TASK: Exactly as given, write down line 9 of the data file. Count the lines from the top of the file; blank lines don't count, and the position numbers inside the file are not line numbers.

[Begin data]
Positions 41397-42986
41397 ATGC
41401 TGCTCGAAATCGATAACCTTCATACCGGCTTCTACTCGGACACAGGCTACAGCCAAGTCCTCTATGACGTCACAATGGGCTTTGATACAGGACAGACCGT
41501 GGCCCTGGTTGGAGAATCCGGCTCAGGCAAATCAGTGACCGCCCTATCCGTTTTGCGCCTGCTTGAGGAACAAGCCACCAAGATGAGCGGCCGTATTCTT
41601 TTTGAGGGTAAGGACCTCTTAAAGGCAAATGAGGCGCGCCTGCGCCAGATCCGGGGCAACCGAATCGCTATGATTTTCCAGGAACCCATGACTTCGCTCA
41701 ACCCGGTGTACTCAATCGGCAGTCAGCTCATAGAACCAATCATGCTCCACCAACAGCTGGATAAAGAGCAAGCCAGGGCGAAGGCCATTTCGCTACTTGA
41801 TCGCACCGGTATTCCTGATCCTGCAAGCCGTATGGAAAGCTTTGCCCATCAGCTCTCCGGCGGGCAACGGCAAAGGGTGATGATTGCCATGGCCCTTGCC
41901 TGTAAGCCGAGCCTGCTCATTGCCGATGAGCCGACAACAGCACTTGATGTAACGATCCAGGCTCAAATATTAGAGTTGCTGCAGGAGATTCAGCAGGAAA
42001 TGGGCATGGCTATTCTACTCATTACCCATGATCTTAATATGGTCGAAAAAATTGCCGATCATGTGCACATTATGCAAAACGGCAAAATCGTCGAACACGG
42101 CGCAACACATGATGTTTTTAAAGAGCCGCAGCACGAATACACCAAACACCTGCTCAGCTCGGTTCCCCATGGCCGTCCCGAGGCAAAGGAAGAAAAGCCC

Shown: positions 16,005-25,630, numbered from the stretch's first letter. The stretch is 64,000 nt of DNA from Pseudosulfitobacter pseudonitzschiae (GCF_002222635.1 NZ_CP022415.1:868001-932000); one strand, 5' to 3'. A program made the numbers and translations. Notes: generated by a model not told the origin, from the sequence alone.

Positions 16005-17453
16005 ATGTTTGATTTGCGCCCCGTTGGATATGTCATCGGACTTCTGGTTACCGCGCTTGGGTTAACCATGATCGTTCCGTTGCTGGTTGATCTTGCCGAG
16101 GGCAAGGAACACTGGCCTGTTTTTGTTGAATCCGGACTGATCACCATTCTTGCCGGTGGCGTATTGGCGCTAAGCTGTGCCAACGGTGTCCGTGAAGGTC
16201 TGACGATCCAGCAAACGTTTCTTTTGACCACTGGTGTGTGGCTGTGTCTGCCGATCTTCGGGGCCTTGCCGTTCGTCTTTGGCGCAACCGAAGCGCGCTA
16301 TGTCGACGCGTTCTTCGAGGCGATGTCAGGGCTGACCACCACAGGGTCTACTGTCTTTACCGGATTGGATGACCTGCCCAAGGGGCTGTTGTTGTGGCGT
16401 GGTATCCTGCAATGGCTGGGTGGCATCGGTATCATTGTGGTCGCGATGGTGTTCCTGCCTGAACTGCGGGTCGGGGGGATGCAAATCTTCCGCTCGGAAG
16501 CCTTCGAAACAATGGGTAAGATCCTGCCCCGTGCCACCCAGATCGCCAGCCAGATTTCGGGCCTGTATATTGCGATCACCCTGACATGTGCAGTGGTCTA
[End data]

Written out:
42001 TGGGCATGGCTATTCTACTCATTACCCATGATCTTAATATGGTCGAAAAAATTGCCGATCATGTGCACATTATGCAAAACGGCAAAATCGTCGAACACGG